Talik Freeman is three years old. He loves Legos and toy trains. But this year for Christmas, his parents simply wanted an apartment they can sleep in at night.
Talik is named after his dad who goes to work everyday, but their family still hasn’t been able to get an apartment.
“I feel like we make good enough money to where we can, we can maintain ourselves, we just need that help getting in... just filling out applications with property managers and working on the whole process, we’re really close, super super close,” Freeman said.
According to the US Dept. Of Housing and Urban Development, the Freeman family is just one of more than 50,000 families that experienced homelessness last year. Now, the three of them are trying to break the cycle and spending their nights at Mary’s Place, a homeless shelter in Seattle.
“Last year we moved 650 families into housing, we’re on pace to do more than that this year,” said Marty Hartman, director of Mary's Place.
Mary's Place has multiple locations and this one is focused on getting families into homes, quickly.
“All of these families have been screened. They are working they have income, they have a housing resource and they can move quickly into housing and so their stay is very light,” said Hartman.
Families that stay here are close to getting back into homes, but because of many different barriers like trouble with car payments, some debt, or even paying to get recertified for a job, a lot of these families end up getting evicted from their homes. And when that happens, they go wherever they can.
“They were parked by the child’s school, they were in a park, if they were in the back of a U-Haul, if they were in a public storage unit just hoping not to be found,” said Hartman.
Hartman and Mary’s Place searched the country for new options for these families and discovered housing diversion.
Diversion is a technique used to get people back into a home before they end up entering a shelter.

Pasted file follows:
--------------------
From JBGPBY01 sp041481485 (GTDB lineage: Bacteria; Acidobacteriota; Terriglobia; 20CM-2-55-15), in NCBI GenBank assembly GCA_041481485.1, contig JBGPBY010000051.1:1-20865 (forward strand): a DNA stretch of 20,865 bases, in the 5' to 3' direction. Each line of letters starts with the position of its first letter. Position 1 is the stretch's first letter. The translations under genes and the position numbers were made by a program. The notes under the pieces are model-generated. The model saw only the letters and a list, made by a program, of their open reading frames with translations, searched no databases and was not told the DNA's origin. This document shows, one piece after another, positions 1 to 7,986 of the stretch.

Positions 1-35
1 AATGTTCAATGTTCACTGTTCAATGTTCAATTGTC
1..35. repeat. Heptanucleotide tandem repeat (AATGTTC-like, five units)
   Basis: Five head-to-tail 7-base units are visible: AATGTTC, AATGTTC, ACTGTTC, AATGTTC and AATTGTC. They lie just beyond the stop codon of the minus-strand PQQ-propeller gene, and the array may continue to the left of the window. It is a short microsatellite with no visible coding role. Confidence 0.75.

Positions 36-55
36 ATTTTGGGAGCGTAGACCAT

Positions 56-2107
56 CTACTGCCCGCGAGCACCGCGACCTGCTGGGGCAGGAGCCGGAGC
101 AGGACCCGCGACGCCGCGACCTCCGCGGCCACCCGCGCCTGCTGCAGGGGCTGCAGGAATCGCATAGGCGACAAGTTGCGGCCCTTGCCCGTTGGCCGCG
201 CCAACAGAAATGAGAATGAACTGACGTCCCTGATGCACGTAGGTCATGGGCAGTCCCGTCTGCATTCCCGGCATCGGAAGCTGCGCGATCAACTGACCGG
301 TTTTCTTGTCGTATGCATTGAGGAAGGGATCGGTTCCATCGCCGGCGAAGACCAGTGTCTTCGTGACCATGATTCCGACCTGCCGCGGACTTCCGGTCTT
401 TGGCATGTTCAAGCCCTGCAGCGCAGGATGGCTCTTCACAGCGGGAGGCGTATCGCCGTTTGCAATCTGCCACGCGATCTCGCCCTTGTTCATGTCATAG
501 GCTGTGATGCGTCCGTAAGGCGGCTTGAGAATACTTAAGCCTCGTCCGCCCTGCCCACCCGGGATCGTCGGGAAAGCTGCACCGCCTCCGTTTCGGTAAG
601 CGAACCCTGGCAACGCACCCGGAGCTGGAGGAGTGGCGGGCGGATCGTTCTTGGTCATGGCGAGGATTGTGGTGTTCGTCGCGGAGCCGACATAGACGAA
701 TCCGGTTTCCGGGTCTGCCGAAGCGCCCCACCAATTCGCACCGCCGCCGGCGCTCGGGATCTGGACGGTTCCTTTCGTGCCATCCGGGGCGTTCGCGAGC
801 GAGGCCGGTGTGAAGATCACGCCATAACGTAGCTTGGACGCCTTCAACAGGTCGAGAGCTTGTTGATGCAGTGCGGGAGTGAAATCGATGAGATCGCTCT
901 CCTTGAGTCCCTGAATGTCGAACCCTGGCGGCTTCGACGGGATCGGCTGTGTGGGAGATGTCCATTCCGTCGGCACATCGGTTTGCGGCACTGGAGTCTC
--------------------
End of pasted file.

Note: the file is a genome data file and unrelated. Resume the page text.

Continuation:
Hartman and her team found it costs an average of $1,900 to get people back into a home, which she says is significantly cheaper than housing them in shelters.
They use this shelter in Seattle as a combination between diversion and rapid rehousing or housing people as fast as possible when they get to the shelter.
“You can come inside, your children can have a bathroom, you can all take showers, you can have hot meals, you can sit around the table together as a family, you can do your homework with a lamp and not a street light,” said Hartman.
At this shelter the goal is to get families back into housing in 30 days or less. That’s the goal for the Freemans, and it’s the goal for Grecia Guzman-Carranza and her family.
“You get nervous, sometimes you can feel unsafe for the kids especially when you don’t know who you’re staying with, you don’t know anything about the other people you’re staying with,” said Guzman-Carranza.
Guzman-Carranza, her husband, and two kids thought they could stay with a friend when they moved to Washington, but things didn’t go well.
“We ended up staying in a hotel until we ran out of money,” said Guzman-Carranza.
They eventually found Mary’s Place; now her husband is working again and they're saving their money for a deposit on an apartment.
“Our kids weren’t going to have a Christmas this year at all. We couldn’t afford it, we were trying to save up for an apartment,” said Guzman-Carranza.
That’s tough for Guzman-Carranza; she says she wants to give her kids everything, but right now they just need a home.
“You feel insecure, because you’re not giving your children stability,” said Guzman-Carranza.
HUD says that the family homelessness problem is shrinking and it’s fallen by 27% since 2010. But those numbers don’t make Freeman or Guzman-Carranza feel any better.
“When you have a family and you’re a man, you know you kind of, an extra weight being put on your shoulders to come through for your family, for your wife and kids,” said Freeman.
“Like you’re not being the best parent you can be, even though it’s just presents you know, but you still want to give them everything you can,” said Guzman-Carranza .
But Hartman and everyone at Mary’s Place says they won’t stop until there are no more kids sleeping outside in their area. Something she hopes others around the country are working for too.
“There’s no greater feeling than seeing a family get their keys and wave their keys up,” said Hartman.
“Hard times don’t last, tough people do,” said Freeman.